OS X 10.7 cannot be installed on certain drives

After downloading and running the OS X Lion installer, some Mac users are finding that they cannot select their desired hard-drive volumes as a destination for installing Lion.

Some people who have purchased OS X 10.7 Lion are noting that they cannot get the downloaded installer to properly recognize their desired volumes for installing the OS. When the installer lists the available volumes on the system, it may say either, "This disk cannot be used to start up your computer," or, "Lion cannot be installed on this drive." This problem occurs even after people have run Disk Utility's drive-verification and permissions-fix routines.

It appears some instances of this problem happen with drives that either have been restored from Time Machine backups or have previously been used for Time Machine backups, so there may be a residual "Backups.backupdb" folder on the hard drive. This folder is used on Time Machine disks to store backups, and if for some reason it has been created or included on the target boot drive then the Lion installer might be recognizing the drive as a backup drive and not as one on which to install Lion.

Another fix people have used is to temporarily resize the drive's partition slightly. To do this, open Disk Utility and select the drive device. Then click the Partition tab, select the drive partition in the partition scheme diagram, and change its size by a few gigabytes. Save the changes by clicking Apply, and then revert them and click Apply again. With this complete, try installing Lion again.

Lastly, this problem seems to happen on computers on which people have installed Linux and other operating systems, so the drives may contain a number of hidden and custom partition setups that could interfere with the Lion installer. This may be as simple as not having an EFI partition on the drive (a hidden 200MB partition that contains boot information and options allowing the drive to be recognized by and interact with the system's EFI firmware).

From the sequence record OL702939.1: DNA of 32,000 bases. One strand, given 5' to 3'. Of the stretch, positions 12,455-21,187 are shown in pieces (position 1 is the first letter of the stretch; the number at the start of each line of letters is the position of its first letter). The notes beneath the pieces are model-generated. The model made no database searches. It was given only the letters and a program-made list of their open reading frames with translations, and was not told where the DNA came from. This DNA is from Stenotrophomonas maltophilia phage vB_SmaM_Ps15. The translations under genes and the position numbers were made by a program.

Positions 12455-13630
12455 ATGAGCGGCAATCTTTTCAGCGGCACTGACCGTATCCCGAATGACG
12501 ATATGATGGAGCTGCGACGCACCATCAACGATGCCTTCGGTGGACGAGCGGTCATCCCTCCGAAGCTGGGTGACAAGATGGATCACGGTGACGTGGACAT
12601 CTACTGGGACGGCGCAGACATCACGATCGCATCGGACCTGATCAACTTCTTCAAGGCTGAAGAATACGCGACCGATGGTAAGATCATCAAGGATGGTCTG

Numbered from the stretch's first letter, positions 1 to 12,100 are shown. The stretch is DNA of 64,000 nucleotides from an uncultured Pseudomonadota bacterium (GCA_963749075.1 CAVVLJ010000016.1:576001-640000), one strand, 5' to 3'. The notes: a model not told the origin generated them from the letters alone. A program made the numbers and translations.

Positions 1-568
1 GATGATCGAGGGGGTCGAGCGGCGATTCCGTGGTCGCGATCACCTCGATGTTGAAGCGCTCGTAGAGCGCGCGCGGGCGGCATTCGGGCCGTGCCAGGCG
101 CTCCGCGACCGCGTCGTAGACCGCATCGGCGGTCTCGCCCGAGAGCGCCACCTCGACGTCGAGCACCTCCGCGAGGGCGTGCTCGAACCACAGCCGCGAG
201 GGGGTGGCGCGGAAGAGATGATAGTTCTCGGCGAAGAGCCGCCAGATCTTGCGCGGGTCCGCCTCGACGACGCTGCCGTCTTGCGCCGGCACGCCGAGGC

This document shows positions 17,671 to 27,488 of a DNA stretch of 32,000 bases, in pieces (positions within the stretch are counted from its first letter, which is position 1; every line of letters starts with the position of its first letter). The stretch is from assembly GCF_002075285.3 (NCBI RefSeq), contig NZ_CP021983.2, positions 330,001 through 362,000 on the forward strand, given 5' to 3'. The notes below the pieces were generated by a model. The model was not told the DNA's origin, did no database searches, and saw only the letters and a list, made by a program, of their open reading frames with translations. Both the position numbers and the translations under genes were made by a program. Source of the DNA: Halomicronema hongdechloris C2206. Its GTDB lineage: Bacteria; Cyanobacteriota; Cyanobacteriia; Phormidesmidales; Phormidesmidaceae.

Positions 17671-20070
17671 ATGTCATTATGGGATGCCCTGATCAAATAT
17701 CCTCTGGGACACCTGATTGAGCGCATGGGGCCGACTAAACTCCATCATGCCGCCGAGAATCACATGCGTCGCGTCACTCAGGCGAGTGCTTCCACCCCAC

The 'diskutil list' command will show you the full set of partitions on your drive, including hidden and system partitions. In this example you can see the EFI partition is present.

To see all partitions on the drive, open the Terminal and type "diskutil list" followed by pressing Enter. This should output the drives by device ID and show the various partitions on them. If you do not see a partition entry that is named EFI, then you will need to partition the drive again to set up the EFI partition. To do this, back up your data (use Time Machine for the Mac OS, and use a cloning utility like Carbon Copy Cloner to save your alternative OS installations). Then boot to your Snow Leopard installation DVD, select your language, and open Disk Utility from the Utilities menu. From here, select the drive device and then both partition and format it by choosing "1 Partition" (or your desired number of partitions) from the partitions menu. Click the Options button to make sure the GUID partition scheme is used, and then click Apply to repartition the drive.

When the partitions are recreated, restore the Mac OS from the Time Machine backup and clone your other partitions back to their respective locations, and then try upgrading to Lion again.

Update (July 21, 11:25am PST): Apple has apparently been tracking these problems, and has issued a knowledgebase article covering the details and the partition resizing fix that we outlined here.

Questions? Comments? Have a fix? Post them below or e-mail us!
Be sure to check us out on Twitter and the CNET Mac forums.

Featured Video
This content is rated TV-MA, and is for viewers 18 years or older. Are you of age?
Sorry, you are not old enough to view this content.

Metal Gear Solid V gets a perfect 10

Jeff Bakalar talks with GameSpot's Peter Brown about his perfect 10 review score of Metal Gear Solid V: The Phantom Pain.

by Jeff Bakalar